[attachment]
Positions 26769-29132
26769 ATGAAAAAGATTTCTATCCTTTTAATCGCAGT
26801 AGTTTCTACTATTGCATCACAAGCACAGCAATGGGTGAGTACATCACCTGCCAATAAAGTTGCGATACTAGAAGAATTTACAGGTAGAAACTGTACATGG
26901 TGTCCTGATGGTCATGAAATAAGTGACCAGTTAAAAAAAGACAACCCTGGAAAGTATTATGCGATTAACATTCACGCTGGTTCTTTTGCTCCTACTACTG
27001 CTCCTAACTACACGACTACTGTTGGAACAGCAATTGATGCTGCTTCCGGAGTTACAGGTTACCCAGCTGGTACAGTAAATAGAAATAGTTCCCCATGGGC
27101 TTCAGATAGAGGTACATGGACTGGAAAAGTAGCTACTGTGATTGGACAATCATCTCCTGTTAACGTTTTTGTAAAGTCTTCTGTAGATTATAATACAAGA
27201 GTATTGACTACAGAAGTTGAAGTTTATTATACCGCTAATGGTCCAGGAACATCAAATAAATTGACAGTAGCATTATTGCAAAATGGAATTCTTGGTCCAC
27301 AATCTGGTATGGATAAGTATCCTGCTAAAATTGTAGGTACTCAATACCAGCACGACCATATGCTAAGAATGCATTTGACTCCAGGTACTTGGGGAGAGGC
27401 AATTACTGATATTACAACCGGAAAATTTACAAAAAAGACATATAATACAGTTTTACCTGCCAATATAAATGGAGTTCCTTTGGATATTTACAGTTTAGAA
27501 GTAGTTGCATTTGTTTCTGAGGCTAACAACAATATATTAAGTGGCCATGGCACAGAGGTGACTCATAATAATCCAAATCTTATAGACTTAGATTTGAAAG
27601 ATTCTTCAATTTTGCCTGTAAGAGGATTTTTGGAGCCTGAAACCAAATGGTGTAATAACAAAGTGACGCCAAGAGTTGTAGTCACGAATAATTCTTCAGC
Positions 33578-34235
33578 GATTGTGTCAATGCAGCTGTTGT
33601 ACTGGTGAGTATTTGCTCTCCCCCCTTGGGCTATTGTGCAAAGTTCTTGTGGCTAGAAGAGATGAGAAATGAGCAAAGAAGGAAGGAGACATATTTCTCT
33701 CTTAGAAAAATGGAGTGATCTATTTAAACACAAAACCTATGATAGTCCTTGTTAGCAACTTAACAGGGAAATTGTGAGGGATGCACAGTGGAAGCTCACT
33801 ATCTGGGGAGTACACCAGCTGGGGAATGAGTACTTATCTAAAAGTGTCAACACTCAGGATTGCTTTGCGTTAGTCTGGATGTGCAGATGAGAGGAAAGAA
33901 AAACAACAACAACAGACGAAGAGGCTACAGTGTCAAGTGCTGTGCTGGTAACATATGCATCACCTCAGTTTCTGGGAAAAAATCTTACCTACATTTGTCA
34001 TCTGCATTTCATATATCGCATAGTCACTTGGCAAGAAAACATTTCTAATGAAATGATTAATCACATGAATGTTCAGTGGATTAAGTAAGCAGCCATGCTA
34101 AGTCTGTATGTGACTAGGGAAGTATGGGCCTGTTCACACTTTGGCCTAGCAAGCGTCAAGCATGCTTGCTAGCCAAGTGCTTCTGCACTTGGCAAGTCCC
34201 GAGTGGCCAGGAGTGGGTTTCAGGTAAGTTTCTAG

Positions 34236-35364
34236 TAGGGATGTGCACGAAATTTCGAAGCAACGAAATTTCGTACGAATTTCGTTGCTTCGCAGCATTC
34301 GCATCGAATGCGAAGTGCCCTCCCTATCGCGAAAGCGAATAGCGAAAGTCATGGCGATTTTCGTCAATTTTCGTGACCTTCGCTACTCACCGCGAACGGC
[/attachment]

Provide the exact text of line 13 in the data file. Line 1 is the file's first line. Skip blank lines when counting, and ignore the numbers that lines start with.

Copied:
33578 GATTGTGTCAATGCAGCTGTTGT